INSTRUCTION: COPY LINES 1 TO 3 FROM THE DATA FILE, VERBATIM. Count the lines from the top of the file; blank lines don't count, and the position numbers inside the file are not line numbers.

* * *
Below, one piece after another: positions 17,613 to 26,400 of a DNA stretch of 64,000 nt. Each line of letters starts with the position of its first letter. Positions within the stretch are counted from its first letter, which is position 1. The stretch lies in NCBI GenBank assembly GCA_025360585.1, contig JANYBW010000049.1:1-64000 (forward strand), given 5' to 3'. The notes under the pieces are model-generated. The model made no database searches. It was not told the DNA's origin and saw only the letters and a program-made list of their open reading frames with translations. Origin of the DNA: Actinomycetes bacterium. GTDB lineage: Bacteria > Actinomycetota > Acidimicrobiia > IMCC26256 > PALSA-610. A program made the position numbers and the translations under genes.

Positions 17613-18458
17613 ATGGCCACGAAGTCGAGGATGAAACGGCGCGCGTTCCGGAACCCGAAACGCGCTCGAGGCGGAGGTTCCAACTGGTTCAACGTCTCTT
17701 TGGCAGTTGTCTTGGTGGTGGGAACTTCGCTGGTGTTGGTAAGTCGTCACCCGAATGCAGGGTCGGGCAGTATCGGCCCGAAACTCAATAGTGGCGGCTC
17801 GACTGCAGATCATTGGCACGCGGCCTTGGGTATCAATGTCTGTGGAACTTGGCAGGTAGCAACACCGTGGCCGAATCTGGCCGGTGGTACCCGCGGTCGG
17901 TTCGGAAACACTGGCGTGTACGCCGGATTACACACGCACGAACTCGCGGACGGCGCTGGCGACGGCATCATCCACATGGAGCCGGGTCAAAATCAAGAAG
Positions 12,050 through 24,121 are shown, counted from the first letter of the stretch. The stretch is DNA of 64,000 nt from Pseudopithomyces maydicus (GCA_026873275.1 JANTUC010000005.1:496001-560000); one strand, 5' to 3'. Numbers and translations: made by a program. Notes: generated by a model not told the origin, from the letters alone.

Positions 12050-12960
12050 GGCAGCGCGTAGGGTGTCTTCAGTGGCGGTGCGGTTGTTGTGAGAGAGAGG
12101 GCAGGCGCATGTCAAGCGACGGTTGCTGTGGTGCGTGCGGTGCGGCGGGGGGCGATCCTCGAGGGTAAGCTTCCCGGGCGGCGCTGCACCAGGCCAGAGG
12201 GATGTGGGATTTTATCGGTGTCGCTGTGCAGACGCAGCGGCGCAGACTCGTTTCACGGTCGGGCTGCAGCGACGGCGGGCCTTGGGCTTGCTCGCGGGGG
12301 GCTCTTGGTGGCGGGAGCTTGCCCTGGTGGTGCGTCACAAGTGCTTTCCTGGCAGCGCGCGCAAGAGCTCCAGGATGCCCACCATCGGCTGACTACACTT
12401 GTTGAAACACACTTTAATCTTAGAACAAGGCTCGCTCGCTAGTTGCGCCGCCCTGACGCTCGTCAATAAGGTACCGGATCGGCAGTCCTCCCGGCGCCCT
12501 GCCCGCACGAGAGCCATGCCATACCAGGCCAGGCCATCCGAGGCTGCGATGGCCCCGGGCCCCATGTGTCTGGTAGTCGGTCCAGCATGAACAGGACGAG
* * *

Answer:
Below, one piece after another: positions 17,613 to 26,400 of a DNA stretch of 64,000 nt. Each line of letters starts with the position of its first letter. Positions within the stretch are counted from its first letter, which is position 1. The stretch lies in NCBI GenBank assembly GCA_025360585.1, contig JANYBW010000049.1:1-64000 (forward strand), given 5' to 3'. The notes under the pieces are model-generated. The model made no database searches. It was not told the DNA's origin and saw only the letters and a program-made list of their open reading frames with translations. Origin of the DNA: Actinomycetes bacterium. GTDB lineage: Bacteria > Actinomycetota > Acidimicrobiia > IMCC26256 > PALSA-610. A program made the position numbers and the translations under genes.

Positions 17613-18458
17613 ATGGCCACGAAGTCGAGGATGAAACGGCGCGCGTTCCGGAACCCGAAACGCGCTCGAGGCGGAGGTTCCAACTGGTTCAACGTCTCTT